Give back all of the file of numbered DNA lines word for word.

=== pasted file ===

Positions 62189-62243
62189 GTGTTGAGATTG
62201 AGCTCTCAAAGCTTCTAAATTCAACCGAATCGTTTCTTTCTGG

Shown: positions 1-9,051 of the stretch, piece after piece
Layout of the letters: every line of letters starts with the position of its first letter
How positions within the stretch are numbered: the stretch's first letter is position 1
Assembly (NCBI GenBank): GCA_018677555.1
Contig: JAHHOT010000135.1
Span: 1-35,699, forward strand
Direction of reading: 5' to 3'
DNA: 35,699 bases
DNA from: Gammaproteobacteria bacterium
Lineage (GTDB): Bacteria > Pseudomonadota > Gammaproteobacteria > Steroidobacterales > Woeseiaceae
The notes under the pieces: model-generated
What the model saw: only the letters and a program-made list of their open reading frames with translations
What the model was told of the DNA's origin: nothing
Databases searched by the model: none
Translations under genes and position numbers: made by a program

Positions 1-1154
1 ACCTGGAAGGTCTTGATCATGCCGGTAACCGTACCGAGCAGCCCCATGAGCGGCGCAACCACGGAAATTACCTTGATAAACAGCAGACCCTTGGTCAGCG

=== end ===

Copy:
Positions 62189-62243
62189 GTGTTGAGATTG
62201 AGCTCTCAAAGCTTCTAAATTCAACCGAATCGTTTCTTTCTGG

Shown: positions 1-9,051 of the stretch, piece after piece
Layout of the letters: every line of letters starts with the position of its first letter
How positions within the stretch are numbered: the stretch's first letter is position 1
Assembly (NCBI GenBank): GCA_018677555.1
Contig: JAHHOT010000135.1
Span: 1-35,699, forward strand
Direction of reading: 5' to 3'
DNA: 35,699 bases
DNA from: Gammaproteobacteria bacterium
Lineage (GTDB): Bacteria > Pseudomonadota > Gammaproteobacteria > Steroidobacterales > Woeseiaceae
The notes under the pieces: model-generated
What the model saw: only the letters and a program-made list of their open reading frames with translations
What the model was told of the DNA's origin: nothing
Databases searched by the model: none
Translations under genes and position numbers: made by a program

Positions 1-1154
1 ACCTGGAAGGTCTTGATCATGCCGGTAACCGTACCGAGCAGCCCCATGAGCGGCGCAACCACGGAAATTACCTTGATAAACAGCAGACCCTTGGTCAGCG